From his time in the president’s office, Eisen recalls many faculty meetings, work on vision statements and speeches—and “endless” conversations with Meyerson. “Conversation partner was one of my major roles,” Eisen laughs. “He is one of the greatest intellectuals I have known in my time.”

Dr. Renée Fox, the Annenberg Professor Emerita of Sociology, who worked with Eisen in Meyerson’s office as a faculty representative, remembers Eisen as “unusually mature” and “intellectually brilliant.”

“He was always an excellent writer, and was obviously a man of faith, but one who was both a questioning and questing person,” Fox says. “He was strongly anchored in tradition and faith, but was very open-minded.”

Flipping the usual student-faculty dynamic on its head, Eisen invited Fox, as well as other faculty, to his family’s home for meals. “It was sort of a role-reversal—they received me, rather than the other way around.” Fox laughs. “But he always was willing to open his personal life to others in that way. He’s a very kind and compassionate person.”

Eisen received the University’s Thouron scholarship and went on to study at Oxford for two years. “I fully expected that I’d come back and be a journalist,” Eisen confesses. “I got bitten by the academic bug. I realized that I could engage in the study of Judaism.” He subsequently attended Hebrew University in Jerusalem, where he received his Ph.D.

“I regard myself as a kid who grew up at the University of Pennsylvania,” Eisen sums up. “It opened up the world to me. From there to Oxford, to Hebrew University—Penn really did its job.”


In the years since, Eisen has literally written the book on modern American Judaism, several times over. His books—among them Rethinking Modern Judaism: Ritual, Commandment, Community; Taking Hold of Torah: Jewish Commitment and Community in America; and Galut: Modern Jewish Reflection on Homelessness and Homecoming—focus on the complexities and changes inherent in contemporary Jewish life. The Jew Within: Self, Family and Community in America, co-authored with sociologist Steven M. Cohen, examines the definition of Judaism as it applies to contemporary American Jews.

The reception of his books has been overwhelmingly positive. Rethinking Modern Judaism garnered Eisen a National Jewish Book Award in 1999, and the influential Jewish magazine Tikkun called it “fascinating,” and “an insightful entrance point to understanding the evolution of the theologies of America’s largest Jewish denominations.”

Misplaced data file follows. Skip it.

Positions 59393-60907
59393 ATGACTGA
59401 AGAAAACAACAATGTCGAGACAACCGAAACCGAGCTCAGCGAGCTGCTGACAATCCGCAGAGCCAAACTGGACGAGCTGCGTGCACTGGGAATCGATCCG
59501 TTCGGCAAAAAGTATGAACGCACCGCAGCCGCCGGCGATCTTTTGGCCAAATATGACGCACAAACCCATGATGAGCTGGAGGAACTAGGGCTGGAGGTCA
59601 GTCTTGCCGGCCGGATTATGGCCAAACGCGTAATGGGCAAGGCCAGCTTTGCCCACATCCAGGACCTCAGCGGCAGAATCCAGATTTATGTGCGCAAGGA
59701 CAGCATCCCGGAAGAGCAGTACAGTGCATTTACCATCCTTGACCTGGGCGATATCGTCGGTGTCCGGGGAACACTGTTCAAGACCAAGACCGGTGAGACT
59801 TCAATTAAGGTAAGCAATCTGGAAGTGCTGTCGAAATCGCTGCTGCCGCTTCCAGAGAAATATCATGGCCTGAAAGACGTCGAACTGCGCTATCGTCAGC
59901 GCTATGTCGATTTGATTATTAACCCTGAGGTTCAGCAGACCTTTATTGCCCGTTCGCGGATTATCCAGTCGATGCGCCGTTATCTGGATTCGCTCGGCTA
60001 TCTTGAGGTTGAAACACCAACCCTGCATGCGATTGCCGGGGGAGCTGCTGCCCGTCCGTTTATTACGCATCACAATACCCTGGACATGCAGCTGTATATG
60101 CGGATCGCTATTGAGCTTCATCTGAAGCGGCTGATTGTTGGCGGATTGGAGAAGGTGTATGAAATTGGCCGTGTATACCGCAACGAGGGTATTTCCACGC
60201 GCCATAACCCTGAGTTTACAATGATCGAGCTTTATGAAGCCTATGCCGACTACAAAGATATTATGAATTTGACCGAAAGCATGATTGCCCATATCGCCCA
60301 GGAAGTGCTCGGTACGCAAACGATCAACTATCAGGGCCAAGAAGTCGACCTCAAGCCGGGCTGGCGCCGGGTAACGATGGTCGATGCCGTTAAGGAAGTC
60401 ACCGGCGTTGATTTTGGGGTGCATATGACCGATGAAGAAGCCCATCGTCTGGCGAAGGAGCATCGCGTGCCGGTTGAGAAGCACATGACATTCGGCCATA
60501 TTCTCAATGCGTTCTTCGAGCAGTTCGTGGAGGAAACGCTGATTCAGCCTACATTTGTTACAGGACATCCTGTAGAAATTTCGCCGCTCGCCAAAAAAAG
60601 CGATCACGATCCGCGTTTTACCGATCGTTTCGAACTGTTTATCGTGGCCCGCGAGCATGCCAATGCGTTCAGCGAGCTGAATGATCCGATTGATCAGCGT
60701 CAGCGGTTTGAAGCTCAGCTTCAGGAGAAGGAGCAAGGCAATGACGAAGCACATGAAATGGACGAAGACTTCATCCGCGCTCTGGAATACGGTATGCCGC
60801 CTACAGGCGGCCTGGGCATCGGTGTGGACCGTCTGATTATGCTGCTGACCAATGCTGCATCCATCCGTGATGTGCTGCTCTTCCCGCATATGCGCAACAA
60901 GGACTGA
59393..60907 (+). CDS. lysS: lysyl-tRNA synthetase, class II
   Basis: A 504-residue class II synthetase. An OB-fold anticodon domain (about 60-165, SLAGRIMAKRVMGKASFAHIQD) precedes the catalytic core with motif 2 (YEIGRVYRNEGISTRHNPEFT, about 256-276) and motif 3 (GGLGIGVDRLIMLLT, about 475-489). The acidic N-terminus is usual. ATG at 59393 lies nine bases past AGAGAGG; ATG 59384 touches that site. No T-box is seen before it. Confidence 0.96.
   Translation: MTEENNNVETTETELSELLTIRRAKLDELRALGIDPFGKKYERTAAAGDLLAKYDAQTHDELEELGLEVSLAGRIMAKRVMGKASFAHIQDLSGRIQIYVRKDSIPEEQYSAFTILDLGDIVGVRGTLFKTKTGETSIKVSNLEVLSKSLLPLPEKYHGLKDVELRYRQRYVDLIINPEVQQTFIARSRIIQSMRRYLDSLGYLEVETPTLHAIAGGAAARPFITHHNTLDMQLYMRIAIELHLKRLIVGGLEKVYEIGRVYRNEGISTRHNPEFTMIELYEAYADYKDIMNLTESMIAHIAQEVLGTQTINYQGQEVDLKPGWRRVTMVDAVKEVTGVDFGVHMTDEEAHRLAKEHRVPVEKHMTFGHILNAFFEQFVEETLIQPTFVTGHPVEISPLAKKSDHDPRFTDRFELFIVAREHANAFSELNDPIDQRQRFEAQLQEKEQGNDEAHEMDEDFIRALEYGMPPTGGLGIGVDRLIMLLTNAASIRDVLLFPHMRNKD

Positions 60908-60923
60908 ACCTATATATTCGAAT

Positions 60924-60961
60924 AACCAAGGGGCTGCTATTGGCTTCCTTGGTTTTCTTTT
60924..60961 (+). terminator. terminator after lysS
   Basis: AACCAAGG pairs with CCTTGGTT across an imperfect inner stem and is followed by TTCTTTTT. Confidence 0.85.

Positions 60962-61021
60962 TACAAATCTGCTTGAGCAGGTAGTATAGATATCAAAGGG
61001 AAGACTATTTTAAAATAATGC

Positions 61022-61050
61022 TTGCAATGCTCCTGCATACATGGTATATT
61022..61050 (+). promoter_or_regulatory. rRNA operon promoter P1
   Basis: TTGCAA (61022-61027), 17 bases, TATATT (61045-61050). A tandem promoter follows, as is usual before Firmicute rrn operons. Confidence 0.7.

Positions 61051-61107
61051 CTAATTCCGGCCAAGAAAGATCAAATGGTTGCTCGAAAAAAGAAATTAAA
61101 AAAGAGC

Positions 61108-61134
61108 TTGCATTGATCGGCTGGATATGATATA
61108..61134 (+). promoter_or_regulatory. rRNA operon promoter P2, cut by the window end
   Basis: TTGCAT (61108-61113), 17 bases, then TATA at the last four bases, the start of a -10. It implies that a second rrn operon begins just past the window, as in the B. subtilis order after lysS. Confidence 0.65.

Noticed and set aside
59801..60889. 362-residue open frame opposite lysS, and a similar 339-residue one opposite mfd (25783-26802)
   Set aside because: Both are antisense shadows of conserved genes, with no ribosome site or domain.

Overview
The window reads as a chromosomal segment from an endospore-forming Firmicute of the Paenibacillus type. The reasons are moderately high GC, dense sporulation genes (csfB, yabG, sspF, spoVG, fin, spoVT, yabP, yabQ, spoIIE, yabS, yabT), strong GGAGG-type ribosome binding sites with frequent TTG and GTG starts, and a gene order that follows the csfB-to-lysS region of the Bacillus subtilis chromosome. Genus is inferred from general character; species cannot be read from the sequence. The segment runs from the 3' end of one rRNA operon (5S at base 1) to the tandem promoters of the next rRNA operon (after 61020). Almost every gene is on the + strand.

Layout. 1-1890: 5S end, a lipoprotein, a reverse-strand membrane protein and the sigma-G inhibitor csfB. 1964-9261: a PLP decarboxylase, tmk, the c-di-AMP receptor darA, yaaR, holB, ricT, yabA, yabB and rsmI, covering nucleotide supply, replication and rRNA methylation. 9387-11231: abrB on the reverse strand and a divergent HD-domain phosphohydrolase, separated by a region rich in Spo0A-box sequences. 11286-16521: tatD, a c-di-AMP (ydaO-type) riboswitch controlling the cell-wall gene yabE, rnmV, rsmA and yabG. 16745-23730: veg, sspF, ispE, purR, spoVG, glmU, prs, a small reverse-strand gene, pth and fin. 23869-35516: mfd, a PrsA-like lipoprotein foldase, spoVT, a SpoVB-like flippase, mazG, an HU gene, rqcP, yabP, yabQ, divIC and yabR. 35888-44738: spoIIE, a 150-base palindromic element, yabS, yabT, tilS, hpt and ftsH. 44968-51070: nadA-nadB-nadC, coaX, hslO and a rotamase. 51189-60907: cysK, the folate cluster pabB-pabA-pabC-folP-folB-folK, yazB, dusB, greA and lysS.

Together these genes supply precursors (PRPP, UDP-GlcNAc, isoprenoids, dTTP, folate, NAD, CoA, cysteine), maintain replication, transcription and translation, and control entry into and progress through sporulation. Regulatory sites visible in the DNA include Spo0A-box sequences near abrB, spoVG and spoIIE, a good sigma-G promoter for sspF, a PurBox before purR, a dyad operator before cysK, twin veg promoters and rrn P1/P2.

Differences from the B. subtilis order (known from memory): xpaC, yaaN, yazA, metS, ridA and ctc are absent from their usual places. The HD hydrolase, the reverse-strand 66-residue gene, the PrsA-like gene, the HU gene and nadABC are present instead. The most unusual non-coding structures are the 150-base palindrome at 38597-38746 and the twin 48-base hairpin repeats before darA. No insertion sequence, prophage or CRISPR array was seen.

The direct relevance of his scholarship, Eisen himself contends, renders him a tailor-made fit for the position of chancellor. “I wouldn’t make the case for a scholar, in general, to hold this position, but a scholar who first of all has always had contemporary American Judaism as his subject—that kind of scholar”—Eisen pauses—“me, I can certainly make a case for.

“A rabbi could do an excellent job, and there are many who I would have chosen. But they didn’t simply choose a non-rabbi. I’m an active Conservative Jew, who is passionate about contemporary Jewish life.”

Additionally, Eisen notes, the seminary is itself first and foremost an academic institution, an intellectual training ground for young rabbis preparing to put theories into practice. “I’m trying to maintain that scholarship as I help the seminary do what I try to do personally—to bring the scholarship to bear on the issues of the day. It’s an exciting time for American Judaism.”

In conversation, Eisen comes across as almost relentlessly upbeat, seeing revitalization where others see potential demise. “You often hear about the decline in numbers of the American Jewish population,” Eisen says. “The numbers of people who belong to synagogues, the numbers of Jews who identify as Jews—these numbers are going down.

Arnold Eisen's Moment by Jordana Horn

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Arnold Eisen was photographed in 1973 for a Gazette article on his time as Penn President Martin Meyerson’s student assistant and “conversation partner.” The experience “kindled a spark years later that would lead me to accept the chancellor job at JTS,” says the older—and less bushy—Eisen today.

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©2007 The Pennsylvania Gazette
Last modified 03/01/07